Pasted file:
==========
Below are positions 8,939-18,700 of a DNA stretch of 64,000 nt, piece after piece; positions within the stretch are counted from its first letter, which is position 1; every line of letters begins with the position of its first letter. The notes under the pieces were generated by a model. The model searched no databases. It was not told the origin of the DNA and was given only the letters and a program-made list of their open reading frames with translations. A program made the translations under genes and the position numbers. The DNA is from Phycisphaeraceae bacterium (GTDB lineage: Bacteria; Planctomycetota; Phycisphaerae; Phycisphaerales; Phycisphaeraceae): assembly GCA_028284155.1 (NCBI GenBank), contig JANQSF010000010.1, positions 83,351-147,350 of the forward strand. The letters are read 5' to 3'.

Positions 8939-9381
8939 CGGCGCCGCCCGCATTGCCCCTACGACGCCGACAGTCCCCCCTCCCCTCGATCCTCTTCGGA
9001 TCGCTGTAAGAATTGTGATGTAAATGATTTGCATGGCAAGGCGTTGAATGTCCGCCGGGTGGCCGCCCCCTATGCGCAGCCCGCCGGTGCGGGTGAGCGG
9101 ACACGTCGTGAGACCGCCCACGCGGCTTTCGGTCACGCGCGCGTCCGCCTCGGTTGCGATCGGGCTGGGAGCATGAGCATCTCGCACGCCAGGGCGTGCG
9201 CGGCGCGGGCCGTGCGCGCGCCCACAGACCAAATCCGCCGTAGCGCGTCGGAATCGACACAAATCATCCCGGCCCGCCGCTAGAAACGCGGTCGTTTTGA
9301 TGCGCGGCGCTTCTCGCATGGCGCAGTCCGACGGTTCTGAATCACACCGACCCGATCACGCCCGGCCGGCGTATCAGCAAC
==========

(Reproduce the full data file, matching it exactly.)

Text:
Below are positions 8,939-18,700 of a DNA stretch of 64,000 nt, piece after piece; positions within the stretch are counted from its first letter, which is position 1; every line of letters begins with the position of its first letter. The notes under the pieces were generated by a model. The model searched no databases. It was not told the origin of the DNA and was given only the letters and a program-made list of their open reading frames with translations. A program made the translations under genes and the position numbers. The DNA is from Phycisphaeraceae bacterium (GTDB lineage: Bacteria; Planctomycetota; Phycisphaerae; Phycisphaerales; Phycisphaeraceae): assembly GCA_028284155.1 (NCBI GenBank), contig JANQSF010000010.1, positions 83,351-147,350 of the forward strand. The letters are read 5' to 3'.

Positions 8939-9381
8939 CGGCGCCGCCCGCATTGCCCCTACGACGCCGACAGTCCCCCCTCCCCTCGATCCTCTTCGGA
9001 TCGCTGTAAGAATTGTGATGTAAATGATTTGCATGGCAAGGCGTTGAATGTCCGCCGGGTGGCCGCCCCCTATGCGCAGCCCGCCGGTGCGGGTGAGCGG
9101 ACACGTCGTGAGACCGCCCACGCGGCTTTCGGTCACGCGCGCGTCCGCCTCGGTTGCGATCGGGCTGGGAGCATGAGCATCTCGCACGCCAGGGCGTGCG
9201 CGGCGCGGGCCGTGCGCGCGCCCACAGACCAAATCCGCCGTAGCGCGTCGGAATCGACACAAATCATCCCGGCCCGCCGCTAGAAACGCGGTCGTTTTGA
9301 TGCGCGGCGCTTCTCGCATGGCGCAGTCCGACGGTTCTGAATCACACCGACCCGATCACGCCCGGCCGGCGTATCAGCAAC